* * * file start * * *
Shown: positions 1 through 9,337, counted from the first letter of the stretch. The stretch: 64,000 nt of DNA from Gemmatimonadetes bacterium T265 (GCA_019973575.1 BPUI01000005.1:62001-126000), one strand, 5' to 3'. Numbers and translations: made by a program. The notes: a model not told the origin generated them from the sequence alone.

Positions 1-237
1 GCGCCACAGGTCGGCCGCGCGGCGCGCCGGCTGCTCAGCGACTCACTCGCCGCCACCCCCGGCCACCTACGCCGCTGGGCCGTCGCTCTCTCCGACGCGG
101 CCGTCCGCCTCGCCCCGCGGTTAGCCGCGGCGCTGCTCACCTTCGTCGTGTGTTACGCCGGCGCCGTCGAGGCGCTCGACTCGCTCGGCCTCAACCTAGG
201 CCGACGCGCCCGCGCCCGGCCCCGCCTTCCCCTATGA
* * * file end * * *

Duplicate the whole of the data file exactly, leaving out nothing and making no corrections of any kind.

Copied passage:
Shown: positions 1 through 9,337, counted from the first letter of the stretch. The stretch: 64,000 nt of DNA from Gemmatimonadetes bacterium T265 (GCA_019973575.1 BPUI01000005.1:62001-126000), one strand, 5' to 3'. Numbers and translations: made by a program. The notes: a model not told the origin generated them from the sequence alone.

Positions 1-237
1 GCGCCACAGGTCGGCCGCGCGGCGCGCCGGCTGCTCAGCGACTCACTCGCCGCCACCCCCGGCCACCTACGCCGCTGGGCCGTCGCTCTCTCCGACGCGG
101 CCGTCCGCCTCGCCCCGCGGTTAGCCGCGGCGCTGCTCACCTTCGTCGTGTGTTACGCCGGCGCCGTCGAGGCGCTCGACTCGCTCGGCCTCAACCTAGG
201 CCGACGCGCCCGCGCCCGGCCCCGCCTTCCCCTATGA